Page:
Olivier Saillard, friend of Alaïa and curator of the exhibition
Sculptor, architect, Alaïa, who died in 2017, leaves a timeless legacy.
Madame Grès, 1952 (left) – Azzedine Alaïa, 2014 (right)
Madame Grès, 1960 (left) – Azzedine Alaïa, 2014 (right)
Madame Grès, 1960 (left) – Azzedine Alaïa, 2017 (right)
Azzedine Alaïa, 1991 and 2004
Madame Grès also wanted to study sculpture – but she could not contest her father’s interdiction, unlike a little Tunisian helped by fairy women.
Born Germaine Krebs in 1903, she creates Maison Alix on Faubourg-Saint-Honoré street in 1934, which becomes Madame Grès the following year. The name is an anagram of the first name of her husband (a sculptor…), Serge Czerefkov and probably a nod to one of the most worked materials in sculpture, which means “sandstone” in French.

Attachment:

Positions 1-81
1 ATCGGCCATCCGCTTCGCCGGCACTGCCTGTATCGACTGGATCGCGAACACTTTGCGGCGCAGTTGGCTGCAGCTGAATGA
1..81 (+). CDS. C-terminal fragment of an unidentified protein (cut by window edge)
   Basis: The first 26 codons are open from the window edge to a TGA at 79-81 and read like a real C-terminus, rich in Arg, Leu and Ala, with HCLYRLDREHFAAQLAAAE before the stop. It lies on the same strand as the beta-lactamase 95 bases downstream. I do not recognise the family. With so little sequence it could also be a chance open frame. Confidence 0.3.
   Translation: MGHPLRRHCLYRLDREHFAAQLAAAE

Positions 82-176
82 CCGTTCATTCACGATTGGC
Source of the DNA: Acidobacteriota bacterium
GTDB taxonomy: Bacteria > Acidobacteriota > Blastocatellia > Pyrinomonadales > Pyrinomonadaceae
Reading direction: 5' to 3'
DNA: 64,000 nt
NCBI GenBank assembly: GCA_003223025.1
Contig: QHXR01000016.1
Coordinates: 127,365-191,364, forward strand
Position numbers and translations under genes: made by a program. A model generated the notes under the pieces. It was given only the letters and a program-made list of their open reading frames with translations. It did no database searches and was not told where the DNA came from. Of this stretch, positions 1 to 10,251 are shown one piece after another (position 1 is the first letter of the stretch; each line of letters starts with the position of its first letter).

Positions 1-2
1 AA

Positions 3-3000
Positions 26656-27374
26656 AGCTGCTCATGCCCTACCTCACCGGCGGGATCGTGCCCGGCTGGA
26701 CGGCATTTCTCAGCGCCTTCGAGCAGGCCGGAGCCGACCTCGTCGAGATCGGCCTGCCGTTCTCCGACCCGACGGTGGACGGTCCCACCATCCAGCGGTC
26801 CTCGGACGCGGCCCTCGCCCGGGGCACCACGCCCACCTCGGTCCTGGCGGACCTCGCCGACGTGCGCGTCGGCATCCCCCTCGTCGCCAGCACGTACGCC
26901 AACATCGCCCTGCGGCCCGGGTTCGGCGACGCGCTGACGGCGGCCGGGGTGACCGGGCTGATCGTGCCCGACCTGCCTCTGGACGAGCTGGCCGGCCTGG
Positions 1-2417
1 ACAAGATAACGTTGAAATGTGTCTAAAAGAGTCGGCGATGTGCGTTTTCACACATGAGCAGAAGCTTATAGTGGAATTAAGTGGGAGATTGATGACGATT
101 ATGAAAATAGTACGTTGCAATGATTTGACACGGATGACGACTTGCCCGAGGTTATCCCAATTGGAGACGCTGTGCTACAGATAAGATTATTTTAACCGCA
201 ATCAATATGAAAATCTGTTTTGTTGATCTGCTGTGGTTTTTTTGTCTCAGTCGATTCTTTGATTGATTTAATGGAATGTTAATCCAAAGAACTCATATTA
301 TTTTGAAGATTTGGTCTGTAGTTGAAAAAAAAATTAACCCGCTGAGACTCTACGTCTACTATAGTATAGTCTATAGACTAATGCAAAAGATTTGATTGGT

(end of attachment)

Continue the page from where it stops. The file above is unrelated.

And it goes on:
In 1935, she designs the costumes for the play “The Trojan War will not take place” directed by Jean Giraudoux in a production by Louis Jouvet.
In 1937, she wins the first prize for haute couture at the Universal Exhibition.
In 1940, upon her return from Exodus, her fashion house no longer belongs to her, her partner having sold it. No longer able to use the name “Madame Grès”, she founds in 1942 a new fashion house soberly named “Grès”, where she will remain until 1987.
She is very successful thanks to her draping technique which evokes ancient statuary. Her drapes are instantly recognizable. The silk jersey fabric that she discovers and which fascinates her allows the creation of the “Grès fold” (only three creators have given their name to a fold, Fortuny, Miyake and Grès), this famous drape which is made up of folds formed from the design of the dress on the mannequin, before being sewn.
I wanted to be a sculptor. For me, it’s the same thing to work with fabric or stone.”